[41] If the θi solution in any iteration produces temperatures above θPMP, the solution is revised by invoking the presence of a cold-temperate transition surface (CTS) following the approach of Funk et al. [1994]. For the conditions representative of Sermeq Avannarleq, temperate conditions typically occur in the lower regions of the ice column close to the bed, similar to the simulation results of Funk et al. [1994] for Jakobshavn Isbrae. In the accumulation zone, where vertical advection is downward, θi values >θPMP are set equal to θPMP, and the excess energy is assumed to be used towards producing a liquid water content fraction within the temperate ice. In the ablation zone, where vertical advection is upward, the location of the CTS (ζCTS) needs to be determined iteratively (i.e., using a nested iteration during the temperature solution, which is embedded within the overall thermomechanical iteration) by satisfying two conditions simultaneously: the temperature at the CTS should equal the pressure melting point, and continuity of upward energy flux must be maintained across the CTS. In each nested iteration, θi at nodes below the current estimate of the CTS location (including the node at the bed) are set to θPMP, and the solution for θi at nodes at and above the CTS is obtained by using the condition of continuity in upward energy flux at the CTS as an internal boundary condition. An additional moving node is introduced in the computation, corresponding to ζCTS. The energy flux continuity condition can be written in the ζ coordinate using the rescaled velocity w ' in the following form [Funk et al., 1994]:

display math(10)

[42] In equation (10), the subscript “CTS” denotes values evaluated at ζCTS, the superscript “+” denotes the upper or cold side of the CTS; k, ρw, L, and μ respectively denote the thermal conductivity of ice, density of water, latent heat of fusion, and the volumetric water content fraction in temperate ice (a value of μ = 0.01 is assumed [Duval and LeGac, 1977]). The left side of equation (10) is the conductive heat flux into cold ice, and the right side represents the energy released by freezing of the liquid water content in temperate ice less the small amount of energy conducted into temperate ice from the CTS, which results because θPMP decreases with depth. The nested CTS iteration converges when the calculated temperature at the bottom of the cold (i.e., upper) portion of the ice column equals the pressure-melting-point temperature at that vertical location, i.e.,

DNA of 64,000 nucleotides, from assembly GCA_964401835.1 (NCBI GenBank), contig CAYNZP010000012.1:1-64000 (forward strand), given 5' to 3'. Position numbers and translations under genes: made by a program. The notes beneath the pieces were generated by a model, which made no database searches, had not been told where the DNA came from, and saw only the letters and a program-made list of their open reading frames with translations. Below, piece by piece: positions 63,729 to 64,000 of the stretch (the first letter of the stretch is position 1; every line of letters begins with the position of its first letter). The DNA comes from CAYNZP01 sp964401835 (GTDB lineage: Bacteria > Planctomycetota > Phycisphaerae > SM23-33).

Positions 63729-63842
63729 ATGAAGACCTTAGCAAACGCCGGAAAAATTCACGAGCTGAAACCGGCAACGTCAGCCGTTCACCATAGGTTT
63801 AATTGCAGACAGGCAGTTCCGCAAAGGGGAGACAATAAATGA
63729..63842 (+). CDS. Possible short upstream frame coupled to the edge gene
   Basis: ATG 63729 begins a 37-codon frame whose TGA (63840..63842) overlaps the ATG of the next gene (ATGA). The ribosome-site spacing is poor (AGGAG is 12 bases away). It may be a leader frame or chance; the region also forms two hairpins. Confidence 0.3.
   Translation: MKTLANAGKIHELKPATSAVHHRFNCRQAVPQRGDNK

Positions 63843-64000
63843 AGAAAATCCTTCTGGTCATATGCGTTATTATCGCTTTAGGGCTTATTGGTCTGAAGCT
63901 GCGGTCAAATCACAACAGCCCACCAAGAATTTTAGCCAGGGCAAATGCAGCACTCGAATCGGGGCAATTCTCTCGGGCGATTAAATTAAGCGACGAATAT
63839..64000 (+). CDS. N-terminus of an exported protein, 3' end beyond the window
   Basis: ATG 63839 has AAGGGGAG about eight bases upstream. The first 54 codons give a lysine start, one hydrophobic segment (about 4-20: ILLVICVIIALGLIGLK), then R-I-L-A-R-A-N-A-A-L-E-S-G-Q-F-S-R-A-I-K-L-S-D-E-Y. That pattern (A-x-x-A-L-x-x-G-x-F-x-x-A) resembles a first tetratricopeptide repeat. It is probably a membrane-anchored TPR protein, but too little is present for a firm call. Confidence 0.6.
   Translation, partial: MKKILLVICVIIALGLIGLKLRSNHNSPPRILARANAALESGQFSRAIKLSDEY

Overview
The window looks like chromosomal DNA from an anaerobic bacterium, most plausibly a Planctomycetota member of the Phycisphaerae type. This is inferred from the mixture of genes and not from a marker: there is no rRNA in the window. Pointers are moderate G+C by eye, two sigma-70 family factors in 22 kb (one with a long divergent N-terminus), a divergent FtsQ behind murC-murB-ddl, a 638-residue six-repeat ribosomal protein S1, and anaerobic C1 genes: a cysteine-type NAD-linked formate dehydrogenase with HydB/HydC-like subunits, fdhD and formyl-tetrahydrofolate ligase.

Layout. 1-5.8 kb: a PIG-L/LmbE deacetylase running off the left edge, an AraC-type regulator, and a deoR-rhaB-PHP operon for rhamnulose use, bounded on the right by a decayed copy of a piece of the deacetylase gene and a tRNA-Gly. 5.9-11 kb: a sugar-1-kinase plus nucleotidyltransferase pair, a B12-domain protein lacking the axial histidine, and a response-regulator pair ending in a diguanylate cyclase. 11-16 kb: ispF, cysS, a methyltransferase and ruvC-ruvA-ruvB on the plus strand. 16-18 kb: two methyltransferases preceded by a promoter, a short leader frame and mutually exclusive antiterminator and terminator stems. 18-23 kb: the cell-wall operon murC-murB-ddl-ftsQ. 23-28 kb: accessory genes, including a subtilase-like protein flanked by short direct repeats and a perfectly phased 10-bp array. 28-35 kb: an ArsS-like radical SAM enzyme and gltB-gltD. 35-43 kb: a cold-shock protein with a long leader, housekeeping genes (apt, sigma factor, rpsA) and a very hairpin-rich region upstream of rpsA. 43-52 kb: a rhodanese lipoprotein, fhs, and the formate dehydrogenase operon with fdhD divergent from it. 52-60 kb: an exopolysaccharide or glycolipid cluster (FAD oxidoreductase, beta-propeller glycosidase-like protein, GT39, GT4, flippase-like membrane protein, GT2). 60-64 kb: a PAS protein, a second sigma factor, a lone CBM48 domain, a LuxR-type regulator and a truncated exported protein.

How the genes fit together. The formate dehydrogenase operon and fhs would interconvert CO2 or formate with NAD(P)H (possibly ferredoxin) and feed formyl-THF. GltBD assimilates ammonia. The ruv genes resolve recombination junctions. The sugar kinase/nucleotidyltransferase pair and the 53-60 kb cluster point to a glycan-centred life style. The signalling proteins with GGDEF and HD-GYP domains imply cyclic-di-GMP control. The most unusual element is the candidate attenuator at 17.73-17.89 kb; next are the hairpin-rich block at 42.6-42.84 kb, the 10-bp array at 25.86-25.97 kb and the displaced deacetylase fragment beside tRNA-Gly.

display math(11)

[43] At this point, the correct location (ζCTS) has been determined, simultaneously honoring both conditions in equations (10) and (11). It should be noted that when temperate conditions are encountered, the nested iteration to locate (ζCTS) is repeated during each temperature solution within the overall thermomechanical iteration.